Author: Bryan Sykes
A Book Review, by sirpeterjamesdotcom
This book, for me, was a very appealing read. Aside of the many pages of scientific technicality (Bryan Sykes is after all, – a scientist and not a novelist). Yet, I thought, considering the scientific information that was required to explain how he and his team achieved what they did, he managed very well in keeping me glued to the pages. Toward the end of the book I was rewarded by seven chapters of novel styled writing, which gave me an insight into how the seven daughters of Eve could have experienced their earthly term.
For me, the book was truly interesting, in that it is a view of our possible origins, if you have anthropological leanings – and I do; I did not accept Prof. Sykes’s theory as gospel truth science upon which I would stake my life’s fortunes; yet it was fun and for me, light; certainly a very good topical talking point at a social gathering.
At such a time, your listeners will be keen to provide you with their views and critique – so it’s win-win!
I am taking the liberty of quoting from Robin McKie, of The Observer’s “Science and Nature’. review of this book. The review is excellent, but typically British, is spiced with sardonic humour, that, in a sense and particularly for me, detracts from what is not a book intended to humour.
I am also taking the liberty of leaving out those parts of Robin McKie’s review that do, I think detract from how I see the book. You are so welcome to hit the link and read his unedited version.
“ ………………Sykes, professor of human genetics at Oxford, is an expert on mitochondrial DNA, a type of genetic material we inherit only from our mothers, and which he has exploited to establish maternal family trees for the human race. His trick is to analyse tiny variations in different individuals’ mitochondrial DNA, and to use these to connect with others of a similar make-up, thus establishing an invisible umbilical cord that links families and groups of families worldwide.
Thus Sykes has shown that nearly all Europeans can trace their origins to one of only seven female ancestors, his Daughters of Eve who he christens Katrine, Xenia, Jasmine, Velda, Ursula, Tara, and Helena ‘to bring them to life and to arouse an intense curiosity about their lives’ ……………..
……………Sykes’s work is important, for until he created his Mother Tree, and showed its roots were deep and ancient, scientists believed Europeans were mere Stone Age parvenus, farmers who had invaded from the Middle East only a few thousand years ago to replace the continent’s indigenous tribes. Not so, says Sykes. His Daughters of Eve lived between 45,000 and 11,000 years ago, long before agriculture was developed – demonstrating that we must be direct descendants of far more ancient hunter-gatherers: the ‘genetic echo’ of their ancestry in our cells proves this.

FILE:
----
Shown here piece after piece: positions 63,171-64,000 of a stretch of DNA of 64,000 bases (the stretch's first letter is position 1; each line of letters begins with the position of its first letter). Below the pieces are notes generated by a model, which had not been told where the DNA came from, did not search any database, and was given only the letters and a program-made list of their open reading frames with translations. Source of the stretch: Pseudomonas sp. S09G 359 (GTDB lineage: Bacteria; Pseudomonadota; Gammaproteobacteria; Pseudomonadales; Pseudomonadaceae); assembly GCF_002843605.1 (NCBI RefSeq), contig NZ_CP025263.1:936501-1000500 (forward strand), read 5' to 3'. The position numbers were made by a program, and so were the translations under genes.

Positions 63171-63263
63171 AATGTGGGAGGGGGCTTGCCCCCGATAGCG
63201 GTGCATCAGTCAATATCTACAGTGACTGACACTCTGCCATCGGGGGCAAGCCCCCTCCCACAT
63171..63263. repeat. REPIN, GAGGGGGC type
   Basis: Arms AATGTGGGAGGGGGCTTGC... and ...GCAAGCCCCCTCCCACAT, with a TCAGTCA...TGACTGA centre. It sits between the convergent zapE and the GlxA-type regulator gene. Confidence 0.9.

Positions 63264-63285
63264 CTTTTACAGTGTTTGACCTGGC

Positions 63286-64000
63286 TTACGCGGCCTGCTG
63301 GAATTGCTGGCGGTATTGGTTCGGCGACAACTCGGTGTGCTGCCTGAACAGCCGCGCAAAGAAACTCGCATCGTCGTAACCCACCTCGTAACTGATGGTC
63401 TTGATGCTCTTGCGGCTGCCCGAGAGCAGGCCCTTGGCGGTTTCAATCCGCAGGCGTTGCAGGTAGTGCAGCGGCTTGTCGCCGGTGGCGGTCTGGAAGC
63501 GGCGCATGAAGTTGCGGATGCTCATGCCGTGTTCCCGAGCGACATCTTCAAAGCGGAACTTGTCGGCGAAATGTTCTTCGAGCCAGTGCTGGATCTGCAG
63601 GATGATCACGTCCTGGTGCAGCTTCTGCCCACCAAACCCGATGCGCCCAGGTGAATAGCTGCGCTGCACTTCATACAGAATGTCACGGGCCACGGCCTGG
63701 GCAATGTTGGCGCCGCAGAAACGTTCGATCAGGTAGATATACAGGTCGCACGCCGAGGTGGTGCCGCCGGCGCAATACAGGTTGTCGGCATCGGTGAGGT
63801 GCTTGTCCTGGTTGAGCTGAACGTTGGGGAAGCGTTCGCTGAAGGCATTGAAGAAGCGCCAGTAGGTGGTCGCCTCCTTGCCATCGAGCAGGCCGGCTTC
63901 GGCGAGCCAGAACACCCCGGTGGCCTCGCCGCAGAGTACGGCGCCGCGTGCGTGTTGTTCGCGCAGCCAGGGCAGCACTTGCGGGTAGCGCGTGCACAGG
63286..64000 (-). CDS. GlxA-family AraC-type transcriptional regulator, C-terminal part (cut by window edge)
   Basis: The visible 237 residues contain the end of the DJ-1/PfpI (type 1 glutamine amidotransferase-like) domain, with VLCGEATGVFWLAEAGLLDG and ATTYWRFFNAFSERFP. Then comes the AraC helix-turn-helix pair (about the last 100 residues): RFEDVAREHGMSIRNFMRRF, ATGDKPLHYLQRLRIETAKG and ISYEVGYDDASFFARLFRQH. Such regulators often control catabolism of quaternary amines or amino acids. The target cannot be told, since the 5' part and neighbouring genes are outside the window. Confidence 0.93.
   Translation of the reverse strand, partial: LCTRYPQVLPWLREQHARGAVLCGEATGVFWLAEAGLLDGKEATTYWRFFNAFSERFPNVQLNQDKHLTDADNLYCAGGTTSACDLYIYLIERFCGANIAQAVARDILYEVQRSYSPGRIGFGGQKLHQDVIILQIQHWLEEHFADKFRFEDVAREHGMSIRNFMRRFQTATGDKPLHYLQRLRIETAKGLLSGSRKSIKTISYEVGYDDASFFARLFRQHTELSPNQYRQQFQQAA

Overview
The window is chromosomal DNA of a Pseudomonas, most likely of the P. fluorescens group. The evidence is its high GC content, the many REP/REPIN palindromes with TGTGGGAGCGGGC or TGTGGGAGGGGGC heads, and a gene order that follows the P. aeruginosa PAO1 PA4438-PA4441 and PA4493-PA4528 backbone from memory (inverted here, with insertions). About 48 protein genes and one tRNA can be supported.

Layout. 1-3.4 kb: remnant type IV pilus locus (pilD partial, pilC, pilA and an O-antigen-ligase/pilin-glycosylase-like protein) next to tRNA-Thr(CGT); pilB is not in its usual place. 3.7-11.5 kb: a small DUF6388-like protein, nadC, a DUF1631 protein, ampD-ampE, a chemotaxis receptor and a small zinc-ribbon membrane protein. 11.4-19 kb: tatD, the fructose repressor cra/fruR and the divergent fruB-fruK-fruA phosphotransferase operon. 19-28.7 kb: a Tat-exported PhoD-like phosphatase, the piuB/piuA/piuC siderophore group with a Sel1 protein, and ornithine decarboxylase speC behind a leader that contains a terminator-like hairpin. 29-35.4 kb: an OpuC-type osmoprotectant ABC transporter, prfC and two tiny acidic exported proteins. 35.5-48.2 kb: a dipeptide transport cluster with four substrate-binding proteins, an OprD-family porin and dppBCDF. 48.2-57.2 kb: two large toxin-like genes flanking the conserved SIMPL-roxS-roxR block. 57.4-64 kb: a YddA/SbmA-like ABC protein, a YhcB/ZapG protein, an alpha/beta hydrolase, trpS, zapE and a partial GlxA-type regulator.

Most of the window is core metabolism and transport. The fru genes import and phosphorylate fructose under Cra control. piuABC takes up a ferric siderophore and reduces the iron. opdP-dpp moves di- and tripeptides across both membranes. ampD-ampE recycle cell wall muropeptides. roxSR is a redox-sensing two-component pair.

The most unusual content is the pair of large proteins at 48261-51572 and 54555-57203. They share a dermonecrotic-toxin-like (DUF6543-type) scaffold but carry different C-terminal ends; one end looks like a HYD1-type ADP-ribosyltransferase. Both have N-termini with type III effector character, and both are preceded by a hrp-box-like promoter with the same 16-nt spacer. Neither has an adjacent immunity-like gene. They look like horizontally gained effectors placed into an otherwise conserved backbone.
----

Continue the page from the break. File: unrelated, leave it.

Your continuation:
It is an intriguing story, though qualifications should be noted. For a start, the Seven Daughters of the book’s title refer only to Europe’s founding mothers. Another 26 maternal lineages have since been uncovered on other continents…………..
Nevertheless, he has produced an engrossing, bubbly read, a boy’s own adventure in scientific story-telling that fairly bounces along. Consider his early problems with mitochondrial DNA: would its genetic structure vary too much or too little to be informative, he wondered? A test on another animal was needed.
The answer was the hamster, Sykes realised – after discovering the world’s entire population came from a single female captured by a 1930 zoological expedition to Syria. Could DNA prove this first fecund female was the Mother of All Hamsters? It would be a vital demonstration of its prospects.
Sykes contacted breeders and asked for hamsters’ droppings (a good source of DNA). ‘Packets arrived from enthusiasts all over the world,’ he recalls. ‘With their characteristic rattle we knew immediately what they were.’ When analysed, all this excremental DNA proved to be absolutely identical – showing they came from a single female ancestor of recent origin.
Armed with this reassuring knowledge, Sykes was then able to establish his human DNA trees, and to use this genetic knowledge to demonstrate that nine bodies found in a Russian grave in 1991 were those of the last Tsar and his retinue, and to establish that the founders of Polynesia were not South Americans – as Thor Heyerdahl claimed to demonstrate with his Kon Tiki expedition – but of Asian origin.
It’s all great fun, and while Sykes clearly exaggerates the role played by his beloved mitochondrial DNA in these and other exploits, there is no doubt he has achieved some breathtaking work. To his credit, he describes these feats cleanly and clearly. ……………..That said, The Seven Daughters of Eve remains a thumping good read.”
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